Nutrition

Spring Clean Your Liver

by Juanita Fuchs on October 21, 2014 · 0 comments

Chinese Medicine dietary advice for health and wellness through the seasons.

 

Let’s talk about spring… While winter was a time to conserve energy and reduce activity, spring is a time of regeneration and new beginnings. Seeds sprout, flowers bloom, and the sun warms the earth. You only have to look outside to see and feel the changes in the air! Spring is the ideal time for cleansing and rejuvenation for overall health and well-being.

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Vietnamese Fresh Spring Roll Recipe

by Elysia Humphries - Naturopath on September 4, 2014 · 0 comments

 

 Well the sun is shining, the flowers are blooming, Spring is upon us. What better time to try new fresh recipes with some herbs from the garden!

I got this recipe while on an overnight cruise in Halong Bay in Hanoi – I thought I would share, as they taste yummy, and are gluten-free and dairy-free! [read more....…]

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Winter Immune Boosting Tips

by Elysia Humphries - Naturopath on May 31, 2012 · 0 comments

It’s that time of year when everyone starts to get sick.  Kids average six to eight colds a year and adults between two and four.  Everyone has experienced the feeling of a tickle in their throat, a runny nose or the building up of mucus in their sinus cavities.  This is our bodies sending us signals to slow down and rest!  Now is the time to get plenty of sleep, eat nutritious foods and have plenty of fluids.  It is vital to our health to make smart lifestyle choices and listen to our bodies. The choices we make affect our own immune system, the immune system of our families, as well as our general health and wellbeing.

Here are some tips to help boost your immunity this autumn and prevent colds and flus:

 

Tea and water

  • Drink plenty of water however make sure to avoid cold (from fridge) drinks.
  • Black tea, white tea and green tea contain antioxidants and polyphenols which contain anti inflammatory properties.
  • Thyme tea helps sooth the throat and coughing as well as and relieving headaches. Thyme is an expectorant, which means it helps to shift the mucous build up in the chest.  Use fresh thyme sprigs for each cup of tea.
  • Hot water, lemon and manuka honey tea:  The anti-bacterial honey, the alkalising lemon and the warming hot water make this the perfect combination to nourish, hydrate and flush out the flu. [read more....…]

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Wholefoods vs Fad Foods

by Elysia Humphries - Naturopath on April 14, 2012 · 0 comments

wholefoods vs fad foods by nutritionist brisbane

These days life is fast, we’re working harder, for longer hours and trying to balance keeping fit, eating well and spending time with our loved ones. Show’s like Master Chef and Jamies Kitchen have become hugely popular, but I must admit even though they make me dream of all the fabulous new adventurous foods I would love to cook, the reality is that I’m so busy working as a Naturopath in Brisbane, that I don’t cook as often as I’d like to.  My answer is to have some quick, easy dinner options ready to go in the freezer that I’ve done up in a big old slow cooker.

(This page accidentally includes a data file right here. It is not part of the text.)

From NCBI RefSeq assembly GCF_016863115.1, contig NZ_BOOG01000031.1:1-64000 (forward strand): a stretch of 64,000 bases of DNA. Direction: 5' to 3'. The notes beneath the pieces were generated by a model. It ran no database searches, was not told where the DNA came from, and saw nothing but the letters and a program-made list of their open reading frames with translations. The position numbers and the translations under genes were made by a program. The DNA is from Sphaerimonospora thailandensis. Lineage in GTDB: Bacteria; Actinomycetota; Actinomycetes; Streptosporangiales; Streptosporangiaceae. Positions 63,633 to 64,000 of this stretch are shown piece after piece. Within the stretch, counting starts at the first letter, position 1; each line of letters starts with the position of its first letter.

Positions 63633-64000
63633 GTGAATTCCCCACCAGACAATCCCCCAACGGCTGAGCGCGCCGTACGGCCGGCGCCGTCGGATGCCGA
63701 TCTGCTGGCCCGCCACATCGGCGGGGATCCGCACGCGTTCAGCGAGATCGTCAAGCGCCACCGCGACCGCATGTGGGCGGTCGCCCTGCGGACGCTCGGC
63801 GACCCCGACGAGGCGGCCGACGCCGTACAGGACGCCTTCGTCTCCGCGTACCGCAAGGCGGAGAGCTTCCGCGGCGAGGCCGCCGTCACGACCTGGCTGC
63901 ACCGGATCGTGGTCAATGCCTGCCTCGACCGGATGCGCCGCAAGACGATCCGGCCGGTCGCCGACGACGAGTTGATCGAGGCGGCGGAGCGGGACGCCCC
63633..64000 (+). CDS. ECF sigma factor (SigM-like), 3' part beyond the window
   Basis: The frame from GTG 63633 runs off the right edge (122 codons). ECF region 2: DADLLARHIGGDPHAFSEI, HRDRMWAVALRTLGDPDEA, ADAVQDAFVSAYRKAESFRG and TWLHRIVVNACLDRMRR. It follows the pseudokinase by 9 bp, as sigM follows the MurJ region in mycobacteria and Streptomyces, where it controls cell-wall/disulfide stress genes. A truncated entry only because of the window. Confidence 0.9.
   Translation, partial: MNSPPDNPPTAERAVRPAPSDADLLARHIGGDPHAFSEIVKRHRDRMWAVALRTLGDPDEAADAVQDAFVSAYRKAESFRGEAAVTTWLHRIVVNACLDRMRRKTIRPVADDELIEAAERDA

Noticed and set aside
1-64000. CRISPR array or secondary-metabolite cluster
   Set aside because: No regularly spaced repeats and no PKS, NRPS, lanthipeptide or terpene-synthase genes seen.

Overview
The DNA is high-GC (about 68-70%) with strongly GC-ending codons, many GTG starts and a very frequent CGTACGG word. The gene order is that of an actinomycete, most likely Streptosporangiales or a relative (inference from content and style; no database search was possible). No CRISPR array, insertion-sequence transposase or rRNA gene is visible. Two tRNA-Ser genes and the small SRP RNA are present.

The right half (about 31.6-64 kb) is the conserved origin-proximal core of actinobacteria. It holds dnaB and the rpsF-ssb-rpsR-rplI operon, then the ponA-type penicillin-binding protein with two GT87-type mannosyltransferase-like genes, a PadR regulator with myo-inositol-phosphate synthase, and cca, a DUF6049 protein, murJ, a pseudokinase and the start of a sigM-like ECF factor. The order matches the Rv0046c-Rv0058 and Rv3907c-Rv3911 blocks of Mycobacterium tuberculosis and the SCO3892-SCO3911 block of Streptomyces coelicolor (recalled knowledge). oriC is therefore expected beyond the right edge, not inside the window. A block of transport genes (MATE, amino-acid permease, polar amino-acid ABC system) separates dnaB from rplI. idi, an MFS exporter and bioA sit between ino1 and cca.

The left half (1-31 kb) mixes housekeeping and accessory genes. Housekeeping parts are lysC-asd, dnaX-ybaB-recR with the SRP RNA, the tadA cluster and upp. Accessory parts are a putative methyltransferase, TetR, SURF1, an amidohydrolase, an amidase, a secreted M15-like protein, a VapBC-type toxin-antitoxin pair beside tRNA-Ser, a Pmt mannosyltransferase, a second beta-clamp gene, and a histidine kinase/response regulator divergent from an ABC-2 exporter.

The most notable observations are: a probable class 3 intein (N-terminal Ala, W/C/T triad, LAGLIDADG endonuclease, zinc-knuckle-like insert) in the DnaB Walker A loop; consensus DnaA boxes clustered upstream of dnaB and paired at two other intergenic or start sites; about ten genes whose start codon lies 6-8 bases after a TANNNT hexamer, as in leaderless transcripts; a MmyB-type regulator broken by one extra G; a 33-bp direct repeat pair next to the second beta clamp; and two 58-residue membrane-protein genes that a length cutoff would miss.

In the 1950’s the average woman spent around 20 hours per week preparing food and cleaning up.  These days, women average 5.5 hours per week, even less for full time workers! So the dilemma is “how do I eat well when I live such a busy lifestyle?”

The modern solution we’ve all become so used to is convenience foods. Everything comes in a package these days, some foods look so different to their original state that they’re hard to recognize. Have a sneak peek into most peoples trolley’s at the super market  and everything’s in boxes, wrapped in plastic and tins. How many of the ingredients listed in the foods on the supermarket shelves these days would your Grandma have recognized when she was a girl? Food has changed from is original state and we’ve all gotten used to it without questioning it. The question we need to ask ourselves is “is this food nourishing my body?”  and “what are all these numbers and ingredients added to my food that I don’t recognize?”

Foods these days are marketed to us, appealing to us with claims such as “diet” “low fat” or “sugar free.” Take this ingredients list from a popular diet yoghurt, Yoplait forme: consider how many of these ingredients you recognize and if you think they would be easy to digest and healthy for your body: THICKENERS (1442 (FROM TAPIOCA), 440), GELATINE, SWEETENERS (950, 951), ACIDITY REGULATOR (331), FLAVOURS, NATURAL COLOURS (160b, 120), MALTODEXTRIN (FROM MAIZE), PRESERVATIVE (202), FIRMING AGENT (509), ENZYME (LACTASE)

An easy way to navigate your way through this minefield of processed, fake foods is to give them  the flick and opt for nutritious whole foods.  I opt for Jalna natural yoghurt – no nasties!

Whole foods are foods eaten as close to their original, natural state as possible. Whole foods are all about getting the maximum bang for your buck nutrition wise. They are full of vitamins and minerals, fiber and are most importantly easy for your body to process. Not sure if you’re eating whole foods?  Start reading the ingredients list on your food labels and if you don’t recognize a number or an ingredient, then don’t buy that food.

An example of a whole food breakfast cereal would be Continue Reading

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